The Problem with Zero Tolerance

Faced with mounting evidence that get-tough policies in schools are leading to arrest records, low academic achievement and high dropout rates that especially affect minority students, cities and school districts around the country are rethinking their approach to minor offenses.

After reading the above quote in Lizette Alvarez’s New York Times article, Seeing the Toll, Schools Revise Zero Tolerance, something awakened inside me: I am not alone. With educational reform dedicated to its strict aims, it seems like everyone is on the zero tolerance train. Alas, right on the front webpage of The New York Times, I see that others, too, are baffled by this idea.

I have often wondered: if we want students to change their “bad habits,” why kick them out, possibly even for their first (and only — after all this is zero tolerance we’re talking about) offense? How can someone change if they are merely kicked to the curb without any support? Instead, I like the ideas expressed in Alvarez’s article: “Rather than push children out of school, districts like Broward are now doing the opposite: choosing to keep lawbreaking students in school, away from trouble on the streets, and offering them counseling and other assistance aimed at changing behavior.” There’s an idea: let’s help these kids, instead of throw them back on the very streets that enabled the behavior that got them in trouble in the first place.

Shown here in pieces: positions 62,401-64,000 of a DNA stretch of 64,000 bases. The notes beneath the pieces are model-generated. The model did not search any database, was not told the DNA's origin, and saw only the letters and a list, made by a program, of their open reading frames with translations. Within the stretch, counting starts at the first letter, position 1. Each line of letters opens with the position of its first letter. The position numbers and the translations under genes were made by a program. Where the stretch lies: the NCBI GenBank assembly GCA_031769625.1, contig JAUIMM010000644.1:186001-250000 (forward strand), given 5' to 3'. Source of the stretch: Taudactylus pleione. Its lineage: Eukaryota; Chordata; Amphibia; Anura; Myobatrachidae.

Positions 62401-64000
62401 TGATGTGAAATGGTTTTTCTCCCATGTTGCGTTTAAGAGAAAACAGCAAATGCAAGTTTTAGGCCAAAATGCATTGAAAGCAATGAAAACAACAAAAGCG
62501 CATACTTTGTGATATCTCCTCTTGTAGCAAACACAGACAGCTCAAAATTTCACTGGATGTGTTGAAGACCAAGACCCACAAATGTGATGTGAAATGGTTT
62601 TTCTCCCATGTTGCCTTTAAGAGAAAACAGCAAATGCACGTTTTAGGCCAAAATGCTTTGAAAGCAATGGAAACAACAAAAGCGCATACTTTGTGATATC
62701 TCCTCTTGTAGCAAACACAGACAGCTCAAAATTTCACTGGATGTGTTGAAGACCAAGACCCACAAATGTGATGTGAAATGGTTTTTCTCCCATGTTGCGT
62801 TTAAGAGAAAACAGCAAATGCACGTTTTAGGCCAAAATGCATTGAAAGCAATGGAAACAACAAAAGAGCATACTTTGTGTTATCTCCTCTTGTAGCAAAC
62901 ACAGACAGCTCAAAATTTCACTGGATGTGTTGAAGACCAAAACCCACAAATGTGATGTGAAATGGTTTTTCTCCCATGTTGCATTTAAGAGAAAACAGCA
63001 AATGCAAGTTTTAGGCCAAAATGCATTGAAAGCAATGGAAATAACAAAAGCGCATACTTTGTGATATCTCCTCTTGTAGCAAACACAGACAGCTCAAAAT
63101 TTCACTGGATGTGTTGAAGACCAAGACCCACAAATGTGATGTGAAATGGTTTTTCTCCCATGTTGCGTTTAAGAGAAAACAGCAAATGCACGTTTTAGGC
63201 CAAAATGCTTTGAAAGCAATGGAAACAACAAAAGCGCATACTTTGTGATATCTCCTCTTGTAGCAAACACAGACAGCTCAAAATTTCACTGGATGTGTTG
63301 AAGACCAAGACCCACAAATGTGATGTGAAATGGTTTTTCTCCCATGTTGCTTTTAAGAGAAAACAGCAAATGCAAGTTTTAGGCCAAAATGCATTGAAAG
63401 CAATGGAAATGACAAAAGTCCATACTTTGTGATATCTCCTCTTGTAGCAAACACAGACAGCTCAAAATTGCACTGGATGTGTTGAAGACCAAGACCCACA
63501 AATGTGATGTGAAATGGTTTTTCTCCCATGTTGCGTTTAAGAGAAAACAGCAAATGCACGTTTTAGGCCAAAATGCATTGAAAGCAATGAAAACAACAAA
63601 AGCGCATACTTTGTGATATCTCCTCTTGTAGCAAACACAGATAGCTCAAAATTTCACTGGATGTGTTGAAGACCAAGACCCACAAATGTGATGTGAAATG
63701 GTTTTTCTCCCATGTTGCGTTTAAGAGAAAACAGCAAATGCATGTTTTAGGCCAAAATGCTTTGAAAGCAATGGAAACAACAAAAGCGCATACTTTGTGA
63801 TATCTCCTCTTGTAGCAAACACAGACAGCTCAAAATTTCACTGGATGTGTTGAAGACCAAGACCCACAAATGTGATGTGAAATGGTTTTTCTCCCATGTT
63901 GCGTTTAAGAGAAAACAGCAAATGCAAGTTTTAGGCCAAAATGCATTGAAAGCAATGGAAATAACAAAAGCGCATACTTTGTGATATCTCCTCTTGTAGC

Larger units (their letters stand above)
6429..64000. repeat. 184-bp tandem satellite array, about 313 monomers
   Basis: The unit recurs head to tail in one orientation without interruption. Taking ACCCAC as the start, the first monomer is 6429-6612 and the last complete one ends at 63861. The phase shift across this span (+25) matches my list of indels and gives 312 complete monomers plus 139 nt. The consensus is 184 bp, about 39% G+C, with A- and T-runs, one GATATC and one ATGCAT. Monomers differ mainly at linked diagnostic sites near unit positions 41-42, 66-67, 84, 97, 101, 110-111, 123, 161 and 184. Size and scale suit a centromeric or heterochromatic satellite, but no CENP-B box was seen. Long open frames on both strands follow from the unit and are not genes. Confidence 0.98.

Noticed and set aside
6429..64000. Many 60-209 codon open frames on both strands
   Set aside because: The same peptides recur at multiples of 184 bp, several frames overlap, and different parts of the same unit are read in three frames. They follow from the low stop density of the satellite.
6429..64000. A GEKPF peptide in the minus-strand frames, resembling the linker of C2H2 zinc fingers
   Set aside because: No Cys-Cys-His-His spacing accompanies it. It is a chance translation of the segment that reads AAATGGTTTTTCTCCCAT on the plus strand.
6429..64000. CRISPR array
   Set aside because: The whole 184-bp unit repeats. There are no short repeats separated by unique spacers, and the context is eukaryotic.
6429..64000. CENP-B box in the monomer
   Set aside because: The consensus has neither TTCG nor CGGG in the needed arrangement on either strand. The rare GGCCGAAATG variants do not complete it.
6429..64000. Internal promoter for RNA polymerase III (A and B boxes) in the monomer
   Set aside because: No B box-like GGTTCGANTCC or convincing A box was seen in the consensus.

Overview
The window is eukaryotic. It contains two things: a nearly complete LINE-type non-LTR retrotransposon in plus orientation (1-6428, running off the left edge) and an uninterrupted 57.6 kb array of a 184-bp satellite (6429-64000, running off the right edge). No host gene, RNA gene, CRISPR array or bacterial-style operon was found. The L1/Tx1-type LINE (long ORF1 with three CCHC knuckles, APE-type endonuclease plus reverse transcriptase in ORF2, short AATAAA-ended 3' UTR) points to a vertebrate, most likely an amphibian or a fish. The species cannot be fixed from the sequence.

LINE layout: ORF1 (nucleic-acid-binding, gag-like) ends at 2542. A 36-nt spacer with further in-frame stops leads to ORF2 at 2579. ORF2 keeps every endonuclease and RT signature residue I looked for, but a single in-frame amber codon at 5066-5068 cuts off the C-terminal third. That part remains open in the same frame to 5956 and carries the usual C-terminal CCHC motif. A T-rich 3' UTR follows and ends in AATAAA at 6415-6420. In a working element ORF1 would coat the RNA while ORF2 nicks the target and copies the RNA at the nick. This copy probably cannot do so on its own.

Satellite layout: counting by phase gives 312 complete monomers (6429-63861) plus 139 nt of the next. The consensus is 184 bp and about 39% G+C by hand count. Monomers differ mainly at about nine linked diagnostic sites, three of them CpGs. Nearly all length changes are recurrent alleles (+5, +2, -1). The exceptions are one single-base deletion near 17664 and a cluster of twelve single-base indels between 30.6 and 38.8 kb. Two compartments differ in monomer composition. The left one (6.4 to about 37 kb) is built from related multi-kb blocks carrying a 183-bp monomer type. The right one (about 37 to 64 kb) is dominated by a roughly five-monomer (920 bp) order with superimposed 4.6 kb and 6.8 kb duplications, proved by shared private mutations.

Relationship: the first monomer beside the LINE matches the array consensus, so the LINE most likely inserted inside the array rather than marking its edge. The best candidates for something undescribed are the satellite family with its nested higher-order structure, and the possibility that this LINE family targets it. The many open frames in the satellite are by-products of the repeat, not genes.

The more we do for these kids — and these, especially — the better our educational system will be. Who knows — maybe we can start closing some prisons in order to open more schools, instead of the other way around.

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